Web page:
Prominent media figure and conspiracy theorist Alex Jones was arrested on Tuesday morning for driving while intoxicated, per The Daily Beast. According to the Travis County sheriff’s office, he was booked shortly after midnight. Travis County is located in Austin, Texas, which is where Jones is based.
Law enforcement added that Jones was arrested on a class-B misdemeanor DWI charge. He was booked and placed in jail from 12:37 a.m. until he was released on bond at 4:11 a.m, according to Kristen Dark, a spokeswoman for the sheriff’s office.
Though court records are not currently available to the public, Jones himself disclosed the arrest on his website, InfoWars, using the platform to proclaim his innocence in the incident.
In an article detailing the arrest, Jones claimed that he was originally pulled over for going 45 mph in a 40 mph zone. He then accused Travis County of instituting a “dragnet” after it had been “criticized for its low number of DWI arrests.”
However, Jones did not deny that he had been drinking earlier in the evening.
“The paperwork shows that Jones admitted to drinking a small amount of sake at a Japanese restaurant hours before with his wife,” the article claimed.
The article added that Jones blew below the 0.08 threshold for drunk driving.
“[This] was proven truthful after the breathalyzer test showed a tiny amount of alcohol – well under the legal limit in the Lone Star State,” it added.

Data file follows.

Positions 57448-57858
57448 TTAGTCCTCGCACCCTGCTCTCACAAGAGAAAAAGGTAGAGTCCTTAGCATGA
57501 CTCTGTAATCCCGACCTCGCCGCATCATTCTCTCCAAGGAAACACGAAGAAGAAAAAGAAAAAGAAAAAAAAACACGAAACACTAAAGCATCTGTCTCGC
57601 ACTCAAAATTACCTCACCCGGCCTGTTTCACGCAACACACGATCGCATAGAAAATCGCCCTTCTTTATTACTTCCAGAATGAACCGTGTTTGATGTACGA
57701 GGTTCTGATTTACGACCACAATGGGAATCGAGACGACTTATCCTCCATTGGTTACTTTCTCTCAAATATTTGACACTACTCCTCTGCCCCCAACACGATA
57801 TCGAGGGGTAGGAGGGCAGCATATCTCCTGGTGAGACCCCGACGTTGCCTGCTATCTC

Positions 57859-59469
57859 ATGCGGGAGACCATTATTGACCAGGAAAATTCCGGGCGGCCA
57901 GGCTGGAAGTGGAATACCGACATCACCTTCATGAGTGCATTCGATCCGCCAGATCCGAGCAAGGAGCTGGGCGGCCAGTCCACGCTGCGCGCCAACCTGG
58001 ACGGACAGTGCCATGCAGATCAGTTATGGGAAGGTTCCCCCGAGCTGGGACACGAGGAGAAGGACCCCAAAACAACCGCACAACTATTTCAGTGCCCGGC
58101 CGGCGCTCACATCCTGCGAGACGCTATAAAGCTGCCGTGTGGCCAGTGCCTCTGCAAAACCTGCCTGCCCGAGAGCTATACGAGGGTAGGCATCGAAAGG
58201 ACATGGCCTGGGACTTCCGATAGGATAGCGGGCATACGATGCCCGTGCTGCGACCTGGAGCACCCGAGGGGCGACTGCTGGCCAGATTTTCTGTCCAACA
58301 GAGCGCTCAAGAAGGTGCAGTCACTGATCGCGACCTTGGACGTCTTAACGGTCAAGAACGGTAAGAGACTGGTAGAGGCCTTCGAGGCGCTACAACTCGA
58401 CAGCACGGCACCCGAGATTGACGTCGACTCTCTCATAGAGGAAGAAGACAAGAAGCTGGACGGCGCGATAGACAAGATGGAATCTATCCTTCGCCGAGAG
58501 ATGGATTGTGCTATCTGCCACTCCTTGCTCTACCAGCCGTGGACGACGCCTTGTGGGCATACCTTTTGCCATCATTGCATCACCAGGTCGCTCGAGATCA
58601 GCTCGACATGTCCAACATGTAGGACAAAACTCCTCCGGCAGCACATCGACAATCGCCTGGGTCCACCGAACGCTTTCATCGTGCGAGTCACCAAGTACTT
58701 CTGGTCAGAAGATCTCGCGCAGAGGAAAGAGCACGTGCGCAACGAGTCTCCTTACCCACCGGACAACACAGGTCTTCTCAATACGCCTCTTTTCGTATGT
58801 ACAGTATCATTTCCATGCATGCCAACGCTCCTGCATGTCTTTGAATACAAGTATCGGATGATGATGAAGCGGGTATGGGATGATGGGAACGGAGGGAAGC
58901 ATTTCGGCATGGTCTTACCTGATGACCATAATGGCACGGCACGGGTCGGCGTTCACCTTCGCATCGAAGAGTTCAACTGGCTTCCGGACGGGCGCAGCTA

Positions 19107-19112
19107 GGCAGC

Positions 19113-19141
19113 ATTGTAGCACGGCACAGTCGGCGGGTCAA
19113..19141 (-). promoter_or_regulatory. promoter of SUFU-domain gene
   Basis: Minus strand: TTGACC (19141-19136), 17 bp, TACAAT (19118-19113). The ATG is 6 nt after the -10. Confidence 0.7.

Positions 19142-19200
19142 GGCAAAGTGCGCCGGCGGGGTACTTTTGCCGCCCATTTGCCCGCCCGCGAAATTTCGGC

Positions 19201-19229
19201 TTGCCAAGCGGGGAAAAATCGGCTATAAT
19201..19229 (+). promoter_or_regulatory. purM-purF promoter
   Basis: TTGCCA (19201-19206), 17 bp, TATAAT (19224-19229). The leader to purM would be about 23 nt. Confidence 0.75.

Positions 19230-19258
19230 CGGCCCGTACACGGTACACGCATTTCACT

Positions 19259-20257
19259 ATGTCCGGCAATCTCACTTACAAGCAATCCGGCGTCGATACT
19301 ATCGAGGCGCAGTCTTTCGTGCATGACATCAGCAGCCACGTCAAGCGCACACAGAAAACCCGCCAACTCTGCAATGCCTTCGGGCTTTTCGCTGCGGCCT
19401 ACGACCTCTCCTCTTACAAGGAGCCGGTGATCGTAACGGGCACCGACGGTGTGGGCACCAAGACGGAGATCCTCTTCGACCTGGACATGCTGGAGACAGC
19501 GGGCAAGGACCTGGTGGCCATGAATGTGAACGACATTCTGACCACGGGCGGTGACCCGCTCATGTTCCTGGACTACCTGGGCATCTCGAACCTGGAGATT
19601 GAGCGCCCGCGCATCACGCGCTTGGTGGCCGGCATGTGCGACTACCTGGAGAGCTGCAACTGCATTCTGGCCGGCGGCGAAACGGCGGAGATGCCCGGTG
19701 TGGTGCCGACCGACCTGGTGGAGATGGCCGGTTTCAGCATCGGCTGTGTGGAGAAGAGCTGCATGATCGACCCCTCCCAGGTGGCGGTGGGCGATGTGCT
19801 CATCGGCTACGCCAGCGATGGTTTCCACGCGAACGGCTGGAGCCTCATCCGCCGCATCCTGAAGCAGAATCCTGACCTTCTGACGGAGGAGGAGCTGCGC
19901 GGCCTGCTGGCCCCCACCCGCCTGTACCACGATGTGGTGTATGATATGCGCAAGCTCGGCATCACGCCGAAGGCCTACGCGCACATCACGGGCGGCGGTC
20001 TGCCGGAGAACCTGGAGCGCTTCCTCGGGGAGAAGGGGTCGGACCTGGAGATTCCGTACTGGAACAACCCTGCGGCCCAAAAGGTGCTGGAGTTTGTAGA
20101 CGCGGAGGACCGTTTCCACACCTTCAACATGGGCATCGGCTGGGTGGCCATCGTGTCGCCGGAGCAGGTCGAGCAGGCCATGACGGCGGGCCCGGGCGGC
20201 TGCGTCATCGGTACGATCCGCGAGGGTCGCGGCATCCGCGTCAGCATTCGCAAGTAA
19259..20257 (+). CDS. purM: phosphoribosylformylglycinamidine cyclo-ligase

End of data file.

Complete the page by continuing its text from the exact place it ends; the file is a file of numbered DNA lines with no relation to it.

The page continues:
In addition to accusing the sheriff’s office of implementing a dragnet, the article also claimed that the officer who arrested Jones could not properly perform the “stand on one leg” sobriety test when trying to demonstrate the maneuver.
However, it should be noted that Media Fact Check has deemed InfoWars to have a “very low” factual reporting rating.
This is not the first time that Jones has been accused of driving with alcohol in his system. A former InfoWars staffer claimed back in 2016 that he saw the radio show host drinking out of a paper cup that smelled “of vodka, like paint thinner” while he was driving.
Jones has gained notoriety for his fringe conspiracy theories such as stating that 9/11 was an inside job and claiming that the horrific Sandy Hook massacre, in which 20 children and six adults were killed, was a hoax. He is currently facing a defamation lawsuit from the family of a 6-year-old victim over those claims. Jones has since acknowledged that the mass shootings did, in fact, occur.